How JustAnswer Works:
  • Ask an Expert
    Experts are full of valuable knowledge and are ready to help with any question. Credentials confirmed by a Fortune 500 verification firm.
  • Get a Professional Answer
    Via email, text message, or notification as you wait on our site. Ask follow up questions if you need to.
  • 100% Satisfaction Guarantee
    Rate the answer you receive.
Ask taxmanrog Your Own Question
taxmanrog, Certified Public Accountant (CPA)
Category: Tax
Satisfied Customers: 714
Experience:  Licensed CPA, MA, MST with 31 years' experience. Teach Accounting and Tax courses at Masters level.
Type Your Tax Question Here...
taxmanrog is online now
A new question is answered every 9 seconds

This question is for Lane, JD I have a Health Care

This answer was rated:

This question is for Lane, JDI have a Health Care professional who is calling in potential patients. These are people who responded favorably to promotion and may have come into the practice, but they are not paid patients. She has a lack of desktop phones in her office in Tennessee. I suggested she call in prospective patients on her cell phone and she said she could not do so as it violates HIIPA as it was an insecure network. She also said a patietn sign in could never allow a patient to see another patient's naem.. She also told stories about how if she sends a gmail to a patient from her office she can get fined 10000 dollars per word or if she sends a Facebook message to a patient that it could be a HIIPA violation. These stories were told her by another eimployee. She never read HIIPA. Is this for real? Can she really not call a potential patient on her cell phone if other phones are filled up?

Welcome to Just Answer! Thank you for giving me the opportunity to assist you! I will do my best to help!

Lane is not online now, so I hope that you don't mind if I answer. I am a CPA with 30+ years' experience and we audit several doctors. I also spent 15 years as a volunteer firefighter, and became very aware of HIPPA and all its extreme requirements. My wife is currently fighting cancer, stage 4, and due to HIIPA her many doctors spend more time trying to be HIIPA compliant than they spend treating her. I have seen first hand how this law can really hamstring doctors who are just trying to treat patients.

First of all, your doctor is correct in that she cannot use a cell phone in most cases because it is not on a secure network. There are some (very few) apps that are HIIPA compliant, but for the most part cell phones are not secure enough for HIIPA. So if she get a HIIPA compliant app, then she can use her cell phone. Otherwise she is in violation.

She is not correct in that a patient sign-in list is not compliant. HIIPA does allow some minor disclosure, and a sign-in sheet is allowed as long as the patient's medical information is not on the sheet. If it is simply the patient's name, this is legal. Furthermore, a nurse is allowed to call patient names for appointments out loud and not be in violation of HIIPA. For example, the nurse is allowed to say "Mr Jones? Mr Jones, the doctor will see you now" without being in violation.

Gmail (standard), Yahoo mail and other emails, including Facebook, are not considered compliant because they do not have "at rest" encryption for stored data, and they do not have active encryption. In rough terms, the data stored in the "cloud" is not encrypted enough to be compliant.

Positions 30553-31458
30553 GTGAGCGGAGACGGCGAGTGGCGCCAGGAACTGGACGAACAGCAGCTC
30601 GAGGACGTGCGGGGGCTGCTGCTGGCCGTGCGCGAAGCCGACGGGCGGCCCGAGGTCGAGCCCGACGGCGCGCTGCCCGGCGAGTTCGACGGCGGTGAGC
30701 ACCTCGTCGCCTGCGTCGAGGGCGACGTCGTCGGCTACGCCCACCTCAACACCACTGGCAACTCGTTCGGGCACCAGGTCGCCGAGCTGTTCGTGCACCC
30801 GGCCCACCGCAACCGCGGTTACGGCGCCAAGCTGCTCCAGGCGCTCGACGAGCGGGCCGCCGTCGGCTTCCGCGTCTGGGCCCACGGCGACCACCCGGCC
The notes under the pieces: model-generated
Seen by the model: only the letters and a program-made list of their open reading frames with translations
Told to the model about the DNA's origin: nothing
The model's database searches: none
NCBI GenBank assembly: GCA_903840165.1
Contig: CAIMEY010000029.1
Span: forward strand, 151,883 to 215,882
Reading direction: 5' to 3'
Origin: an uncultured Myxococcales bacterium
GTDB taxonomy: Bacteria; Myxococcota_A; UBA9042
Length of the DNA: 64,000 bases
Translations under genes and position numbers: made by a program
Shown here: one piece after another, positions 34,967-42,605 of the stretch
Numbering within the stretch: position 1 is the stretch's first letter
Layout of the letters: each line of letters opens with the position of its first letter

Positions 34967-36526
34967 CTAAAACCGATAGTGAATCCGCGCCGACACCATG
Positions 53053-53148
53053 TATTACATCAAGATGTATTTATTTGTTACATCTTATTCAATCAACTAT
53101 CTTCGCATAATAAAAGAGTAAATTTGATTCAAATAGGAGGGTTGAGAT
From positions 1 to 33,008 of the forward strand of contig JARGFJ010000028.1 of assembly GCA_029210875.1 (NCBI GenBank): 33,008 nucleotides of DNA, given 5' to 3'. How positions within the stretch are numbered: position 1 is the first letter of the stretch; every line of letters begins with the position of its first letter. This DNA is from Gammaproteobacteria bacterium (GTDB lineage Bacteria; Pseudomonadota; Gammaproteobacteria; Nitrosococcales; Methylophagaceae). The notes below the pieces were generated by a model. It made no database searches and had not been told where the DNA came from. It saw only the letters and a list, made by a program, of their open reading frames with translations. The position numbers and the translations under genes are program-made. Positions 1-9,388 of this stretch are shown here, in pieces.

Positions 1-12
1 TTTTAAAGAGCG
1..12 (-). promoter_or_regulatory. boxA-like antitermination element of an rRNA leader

However, Gmail does have an app that is HIIPA compliant. Google has Business Associate Agreements that provide the required encryption and other safeguards to make their email HIIPA compliant. You can read more about it at

Violation of the HIIPA guidelines do result in penalties, ranging from $100 to $50,000, but they are NOT per word. They are per incident, which usually means per email. If the noncompliance is due to an oversight, the penalties are usually $100 to $1,000 per incident, which could mean per email, or per complaint. On the other end of the spectrum, wilful neglect is a flat $50,000 penalty, so if they are not compliant and know that they are not in compliance, and chose to do nothing about it, they get hit with a $50k penalty.

I hope that you have found my answers helpful. IF you have any more, please feel free to ask and I will be happy to answer.

Thanks! Have a great week!


Customer: replied 11 months ago.
Thank you very much.
Thanks for your response. I appreciate your assistance.I send you my best wisher for your wife.One follow up question:
Now if the potential client has never done any treatment in the center, and has simply responded to an ad and come in to talkt ot someone, and if someone calls them back later on OMG A CELL PHONE is that a HIPPA violation???? We are talking no paid service and the office manager calling her back. ////////If it is a problem, how does one get a HIIPA compliant cell phone app? Any idea?

I do not believe that simply calling by the office manager to set up an appointment, when no medical services have yet been provided, would be a violation. If the phone call is made over the office's password ***** Wi-Fi, this would make even talking about patient information possibly protected.

Customer: replied 11 months ago.
Is that what you meant by a HIIPA compliant app?

No, this is just a procedure that may allow you to comply with a cell phone, by making calls over the secured WiFi network instead of the cellular airwaves. This deals with network and firewall security. In addition, there are specific apps that are HIPAA compliant.

If you Google "Hipaa compliant apps" you will find several sites that offer apps that will work for your purposes.



taxmanrog and other Tax Specialists are ready to help you